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Proba-2 (Project for On board Autonomy)

On November 2, 2009, Proba-2, a small but powerful satellite focusing on solar observations and space weather, was launched into orbit from the Plesetsk Cosmodrome in northern Russia. This is the second in European Space Agency's (ESA) series of microsatellites that are being used to validate new spacecraft technologies with its In-orbit Technology Demonstration Programme. Canadian space companies are contributing significant technology to this project.

The Proba-2 launched in northern Russia

The Proba-2 satellite was launched on November 2, 2009, on board the Russian Rocket Rockot from the Plesetsk Cosmodrome in northern Russia. (Credit: ESA)

Why does the Proba-2 mission matter?

The Proba-2 mission will allow its users to test, in orbit, new technologies that are not mature enough to be initiated on operational missions. Launched as a secondary payload with the SMOS (Soil Moisture Ocean Salinity) satellite, its small size and simplified design has helped keep costs to a minimum. Proba-2 will test new technologies, while providing groundbreaking scientific data with the potential to expand understanding of the processes that affect our climate.

Among its many applications, the two-year mission is dedicated to surveying the behaviour of the sun, including its interaction with the Earth through the magnetosphere and its effects on space weather. This interaction can have important ramifications on communications and electrical infrastructure both on Earth and in orbit. A more thorough understanding of this process could better protect these critical systems and enhance future space exploration and the development of Earth-based technologies.

Canadian contributions

Three Canadian space companies are contributing their technology and expertise to the Proba-2 satellite: MPB Communications Inc.; Microsat Systems Canada Inc. (MSCI) and NGC Aerospace Ltd.

MPB Communications Inc. is providing a Fiber Sensor Demonstrator, which will be the first demonstration of a full fibre-optic sensor network used in a space environment. The sensors measure temperatures at different locations in the propulsion system and the spacecraft, as well as the xenon tank pressure. MPB is leveraging technological expertise developed through its terrestrial fiber-optic communication business. The successful demonstration of this advanced fiber-optic sensor network will provide spacecraft operators with a lighter, more compact and lower power-consuming centralized sensor system - critical for the monitoring of temperature and pressure.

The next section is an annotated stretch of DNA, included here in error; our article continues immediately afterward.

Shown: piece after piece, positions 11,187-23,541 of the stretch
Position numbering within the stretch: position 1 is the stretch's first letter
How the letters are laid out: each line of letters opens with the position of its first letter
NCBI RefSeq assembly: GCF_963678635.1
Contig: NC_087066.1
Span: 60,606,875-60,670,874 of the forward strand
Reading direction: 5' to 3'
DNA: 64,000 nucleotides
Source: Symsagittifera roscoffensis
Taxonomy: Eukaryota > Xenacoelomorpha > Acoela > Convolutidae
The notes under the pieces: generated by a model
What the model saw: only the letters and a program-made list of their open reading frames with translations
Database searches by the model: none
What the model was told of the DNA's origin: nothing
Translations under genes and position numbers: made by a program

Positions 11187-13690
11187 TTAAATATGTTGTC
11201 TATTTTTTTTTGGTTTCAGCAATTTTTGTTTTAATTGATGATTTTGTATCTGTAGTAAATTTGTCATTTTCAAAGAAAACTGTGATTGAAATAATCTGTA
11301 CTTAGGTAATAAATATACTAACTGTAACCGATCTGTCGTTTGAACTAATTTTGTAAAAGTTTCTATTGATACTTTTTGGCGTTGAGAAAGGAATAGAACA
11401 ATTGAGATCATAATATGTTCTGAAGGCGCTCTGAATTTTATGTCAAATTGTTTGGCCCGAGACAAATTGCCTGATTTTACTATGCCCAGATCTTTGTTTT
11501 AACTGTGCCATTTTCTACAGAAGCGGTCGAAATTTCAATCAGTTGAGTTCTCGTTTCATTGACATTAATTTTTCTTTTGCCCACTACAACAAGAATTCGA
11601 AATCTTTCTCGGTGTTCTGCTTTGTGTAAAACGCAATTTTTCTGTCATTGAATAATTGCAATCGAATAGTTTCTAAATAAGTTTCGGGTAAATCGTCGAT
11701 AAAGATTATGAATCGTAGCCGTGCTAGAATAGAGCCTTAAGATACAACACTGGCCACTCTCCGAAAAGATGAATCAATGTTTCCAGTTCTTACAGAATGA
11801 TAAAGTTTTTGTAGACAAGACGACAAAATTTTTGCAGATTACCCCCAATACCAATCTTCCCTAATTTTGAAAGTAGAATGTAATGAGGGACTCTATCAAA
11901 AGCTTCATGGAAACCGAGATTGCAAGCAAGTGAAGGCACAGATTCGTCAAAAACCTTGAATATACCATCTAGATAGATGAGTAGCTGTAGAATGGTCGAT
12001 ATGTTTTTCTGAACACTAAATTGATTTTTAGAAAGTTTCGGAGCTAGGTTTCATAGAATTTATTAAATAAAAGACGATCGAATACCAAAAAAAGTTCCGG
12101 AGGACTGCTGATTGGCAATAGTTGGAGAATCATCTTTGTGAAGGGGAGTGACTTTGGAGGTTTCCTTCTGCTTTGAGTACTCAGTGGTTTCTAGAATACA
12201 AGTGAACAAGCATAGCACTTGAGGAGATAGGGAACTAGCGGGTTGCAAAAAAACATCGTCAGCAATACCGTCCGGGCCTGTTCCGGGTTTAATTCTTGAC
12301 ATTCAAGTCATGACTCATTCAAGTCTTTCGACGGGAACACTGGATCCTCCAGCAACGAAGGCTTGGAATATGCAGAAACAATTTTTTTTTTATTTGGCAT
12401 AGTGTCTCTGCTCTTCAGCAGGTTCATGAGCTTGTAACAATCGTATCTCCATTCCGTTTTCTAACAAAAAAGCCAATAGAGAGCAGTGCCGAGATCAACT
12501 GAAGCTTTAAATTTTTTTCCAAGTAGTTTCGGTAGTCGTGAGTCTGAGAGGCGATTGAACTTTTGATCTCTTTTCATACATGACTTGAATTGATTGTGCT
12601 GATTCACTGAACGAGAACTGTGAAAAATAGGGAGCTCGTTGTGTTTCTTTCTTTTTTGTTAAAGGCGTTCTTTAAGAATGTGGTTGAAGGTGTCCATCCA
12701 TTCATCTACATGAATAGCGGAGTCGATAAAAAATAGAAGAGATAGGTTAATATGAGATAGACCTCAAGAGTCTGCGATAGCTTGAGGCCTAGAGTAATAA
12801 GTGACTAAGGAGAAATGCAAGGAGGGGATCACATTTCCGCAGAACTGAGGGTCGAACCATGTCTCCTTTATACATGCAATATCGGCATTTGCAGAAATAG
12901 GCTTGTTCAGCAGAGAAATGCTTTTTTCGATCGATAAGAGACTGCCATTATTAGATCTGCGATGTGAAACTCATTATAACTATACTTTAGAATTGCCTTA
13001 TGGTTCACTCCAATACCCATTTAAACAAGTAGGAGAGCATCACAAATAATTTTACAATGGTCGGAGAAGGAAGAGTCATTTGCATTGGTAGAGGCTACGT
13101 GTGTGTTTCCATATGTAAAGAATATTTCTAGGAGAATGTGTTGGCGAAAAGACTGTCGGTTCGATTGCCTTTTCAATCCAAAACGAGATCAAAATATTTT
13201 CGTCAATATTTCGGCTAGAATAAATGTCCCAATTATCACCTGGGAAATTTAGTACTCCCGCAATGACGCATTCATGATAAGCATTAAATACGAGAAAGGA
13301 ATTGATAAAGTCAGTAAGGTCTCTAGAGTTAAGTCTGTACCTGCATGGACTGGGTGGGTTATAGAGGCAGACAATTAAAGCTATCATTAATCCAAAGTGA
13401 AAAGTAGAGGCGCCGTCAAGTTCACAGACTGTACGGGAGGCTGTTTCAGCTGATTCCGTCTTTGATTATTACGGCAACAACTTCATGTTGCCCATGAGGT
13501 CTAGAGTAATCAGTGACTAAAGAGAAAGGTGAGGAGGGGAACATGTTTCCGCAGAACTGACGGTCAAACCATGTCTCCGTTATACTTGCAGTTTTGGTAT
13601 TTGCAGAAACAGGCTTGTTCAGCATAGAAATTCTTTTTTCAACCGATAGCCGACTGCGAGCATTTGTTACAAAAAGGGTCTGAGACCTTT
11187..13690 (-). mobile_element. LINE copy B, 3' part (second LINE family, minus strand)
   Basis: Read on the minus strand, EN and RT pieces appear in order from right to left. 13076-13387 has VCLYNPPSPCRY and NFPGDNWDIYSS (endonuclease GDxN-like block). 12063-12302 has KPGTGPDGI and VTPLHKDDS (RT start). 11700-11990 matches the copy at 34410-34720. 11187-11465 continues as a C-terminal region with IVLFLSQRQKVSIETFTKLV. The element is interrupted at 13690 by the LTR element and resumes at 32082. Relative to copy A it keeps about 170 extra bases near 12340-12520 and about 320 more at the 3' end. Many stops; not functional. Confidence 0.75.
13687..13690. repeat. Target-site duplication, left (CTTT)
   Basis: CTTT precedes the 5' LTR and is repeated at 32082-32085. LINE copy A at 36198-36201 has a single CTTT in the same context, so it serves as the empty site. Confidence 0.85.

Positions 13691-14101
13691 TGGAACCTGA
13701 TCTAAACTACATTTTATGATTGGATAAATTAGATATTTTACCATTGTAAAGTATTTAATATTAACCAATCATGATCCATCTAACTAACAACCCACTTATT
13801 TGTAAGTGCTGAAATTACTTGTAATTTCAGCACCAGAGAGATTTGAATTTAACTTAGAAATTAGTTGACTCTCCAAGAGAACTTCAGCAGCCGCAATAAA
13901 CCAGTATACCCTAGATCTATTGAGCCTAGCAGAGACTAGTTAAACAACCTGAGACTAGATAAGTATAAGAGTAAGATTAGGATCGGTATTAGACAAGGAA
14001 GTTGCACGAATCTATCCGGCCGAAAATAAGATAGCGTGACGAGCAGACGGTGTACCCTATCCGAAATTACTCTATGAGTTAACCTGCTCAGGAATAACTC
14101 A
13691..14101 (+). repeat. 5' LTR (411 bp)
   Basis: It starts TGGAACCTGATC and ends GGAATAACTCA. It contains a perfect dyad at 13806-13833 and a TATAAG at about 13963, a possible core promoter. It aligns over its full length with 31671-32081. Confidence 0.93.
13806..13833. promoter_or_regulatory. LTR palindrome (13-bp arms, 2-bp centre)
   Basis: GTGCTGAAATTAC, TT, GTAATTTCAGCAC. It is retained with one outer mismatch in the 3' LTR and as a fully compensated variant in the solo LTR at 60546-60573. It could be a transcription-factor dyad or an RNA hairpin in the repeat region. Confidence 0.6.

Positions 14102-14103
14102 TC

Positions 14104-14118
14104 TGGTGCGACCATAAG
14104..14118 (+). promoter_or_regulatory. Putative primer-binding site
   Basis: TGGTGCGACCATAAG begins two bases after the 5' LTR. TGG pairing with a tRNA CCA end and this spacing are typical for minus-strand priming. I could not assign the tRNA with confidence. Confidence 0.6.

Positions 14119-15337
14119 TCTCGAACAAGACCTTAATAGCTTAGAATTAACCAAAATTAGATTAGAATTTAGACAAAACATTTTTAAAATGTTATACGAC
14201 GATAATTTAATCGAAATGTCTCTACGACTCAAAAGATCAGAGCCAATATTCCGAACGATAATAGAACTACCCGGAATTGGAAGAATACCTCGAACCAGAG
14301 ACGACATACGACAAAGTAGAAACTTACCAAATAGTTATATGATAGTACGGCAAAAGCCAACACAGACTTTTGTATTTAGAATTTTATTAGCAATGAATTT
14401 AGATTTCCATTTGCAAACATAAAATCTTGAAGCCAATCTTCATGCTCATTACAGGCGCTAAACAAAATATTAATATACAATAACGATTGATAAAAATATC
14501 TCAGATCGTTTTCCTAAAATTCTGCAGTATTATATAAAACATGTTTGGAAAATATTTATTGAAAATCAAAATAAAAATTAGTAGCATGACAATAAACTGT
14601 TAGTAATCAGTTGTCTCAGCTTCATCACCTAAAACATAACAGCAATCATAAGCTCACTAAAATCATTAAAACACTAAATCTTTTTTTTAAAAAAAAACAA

MSCI has supplied four micro-reaction wheels, which are important to assure the accurate orientation of the spacecraft. These are an integral part of the spacecraft attitude control subsystem and are used in maintaining three-axis stabilized operation. The micro-reaction wheels represent part of MSCI's core business, which started with the development of the microsatellite reaction wheel onboard Canada's space telescope MOST.

NGC Aerospace Ltd of Sherbrooke Quebec is expanding on experience gained in the earlier flight of Proba-1, which used on-board intelligent software to support the autonomous guidance, navigation, control and failure detection of the spacecraft. This specialized software also supported the fine-pointing of remote-sensing cameras focusing on terrestrial sites of interest. Proba-1 was the first ESA spacecraft to fly the guidance, navigation and control software completely generated using automatic code-generation tools. It was also the first spacecraft to perform accurate pointing during large maneuvers without the use of a gyro to maintain stability. Launched 8 years ago in October 2001, Proba-1 is still operating successfully today. NGC Aerospace Ltd. is leveraging this flight heritage by deploying several elements on Proba-2, including: the design, implementation and validation of the autonomous guidance-navigation-control algorithms implemented as part of the attitude-and-orbit-control-system software; the design and implementation of the ground-based attitude-and-orbit-control-system telemetry analysis and calibration tool software; the design, implementation and validation of six innovative flight software experiments; and, the software-independent validation campaign on the system simulator.

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